The hackers had access to the clerk’s system for eight months without detection before they discovered a folder hosted on the server that was labeled Iron Key, Bellone said. That folder contained passwords and other sensational information the hackers exploited to broaden their access beyond the clerk’s office. They created a fake account in Naples name to advance their attack.
“After acquiring the necessary credentials, they were then able to migrate to the county,” Bellone said. About a month later, the hackers issued their ransomware demand and the county took its website offline to try to contain the damage.
“Early on in this process, I determined that I would not support paying a ransom,” Bellone said. “Payment is not guarantee that the criminal actors will honor their commitment or that they won’t come back later to extract additional demands. But more importantly, we don’t know who these criminal actors are. Are they terrorists? Are they engaged in sex trafficking? Are they engaged in activities that are hostile to our nation’s interests? By paying this ransom, would we be using Suffolk County taxpayer dollars to fund activity that could do harm to human life?”
The county executive said that without answers to any of those questions, he was not prepared to take a chance and pay the ransom.
Schlussler knew something was amiss beforehand, Bellone said. The county executive released an email — one of several showing missed opportunities to stop the attack — to the county’s IT department asking about the suspicious Naples account the Friday before Labor Day weekend, days before the attack. It’s unclear how long Schlussler knew there was an issue, but tried to hide it because he was “afraid of being embarrassed once again by Chris Naples,” Bellone said. Schlussler, who told investigators he believed Naples was behind the attack, according to Bellone, could not be reached for comment. He told Newsday, “I did my absolute best.” Neither Naples nor any other suspects have been charged in connection with the cyberattack.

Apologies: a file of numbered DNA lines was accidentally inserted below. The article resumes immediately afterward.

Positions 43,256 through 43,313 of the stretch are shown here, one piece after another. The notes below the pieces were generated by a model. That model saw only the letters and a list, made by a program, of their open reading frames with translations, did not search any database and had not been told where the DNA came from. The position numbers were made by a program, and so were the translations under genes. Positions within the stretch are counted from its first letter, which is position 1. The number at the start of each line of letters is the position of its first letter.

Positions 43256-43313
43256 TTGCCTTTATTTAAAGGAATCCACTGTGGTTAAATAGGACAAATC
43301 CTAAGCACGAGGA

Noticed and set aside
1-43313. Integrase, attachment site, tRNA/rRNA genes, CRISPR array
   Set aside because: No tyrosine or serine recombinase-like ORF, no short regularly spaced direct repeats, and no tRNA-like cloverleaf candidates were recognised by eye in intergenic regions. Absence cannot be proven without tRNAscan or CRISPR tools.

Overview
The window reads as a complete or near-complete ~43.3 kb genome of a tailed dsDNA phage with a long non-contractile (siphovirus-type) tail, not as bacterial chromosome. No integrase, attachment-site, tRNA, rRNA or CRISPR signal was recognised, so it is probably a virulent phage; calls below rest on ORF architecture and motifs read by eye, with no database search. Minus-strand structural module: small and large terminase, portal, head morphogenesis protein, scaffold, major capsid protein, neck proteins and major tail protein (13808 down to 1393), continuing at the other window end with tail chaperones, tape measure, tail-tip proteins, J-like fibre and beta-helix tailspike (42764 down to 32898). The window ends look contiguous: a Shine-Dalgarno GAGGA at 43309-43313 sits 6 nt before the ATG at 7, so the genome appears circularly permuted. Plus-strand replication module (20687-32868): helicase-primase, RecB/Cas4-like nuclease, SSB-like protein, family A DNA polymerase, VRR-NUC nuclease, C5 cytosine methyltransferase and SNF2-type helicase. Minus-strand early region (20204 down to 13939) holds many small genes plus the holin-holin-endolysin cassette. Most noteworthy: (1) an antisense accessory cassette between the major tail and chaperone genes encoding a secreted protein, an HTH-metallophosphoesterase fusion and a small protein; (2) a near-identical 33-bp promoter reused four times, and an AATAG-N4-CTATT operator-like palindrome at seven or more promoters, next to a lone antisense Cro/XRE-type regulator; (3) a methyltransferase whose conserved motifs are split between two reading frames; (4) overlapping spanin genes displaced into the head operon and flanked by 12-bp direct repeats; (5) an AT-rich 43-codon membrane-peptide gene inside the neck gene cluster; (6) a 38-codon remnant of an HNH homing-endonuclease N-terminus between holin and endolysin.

The attack caused a ripple effect across the county. Information critical to real estate transactions were inaccessible for weeks. Hundreds of thousands of residents’ personal information was compromised. Election results were slowed by contingencies put in place. Suffolk police had to rely on outside law enforcement agencies for assistance handling some basic functions, such as fingerprinting. The county’s main website is still down, with a temporary landing page with basic contact information in its place for the time being. And the criminal investigation is continuing in tandem with a legislative probe.
“We have been and will continue to work with the FBI and SCPD regarding the ongoing criminal investigation,” Suffolk County District Attorney Raymond A. Tierney said. “Thankfully, my office had additional internet technology defenses in place, so that no criminal prosecutions were compromised.”
Bellone said the biggest lesson was the need to simplify and not compartmentalize.
“Complexity is the enemy of security,” he said. “A single IT security presence with jurisdiction across the entire county IT enterprise is the responsible and necessary approach to protect the government and its taxpayers for the future.”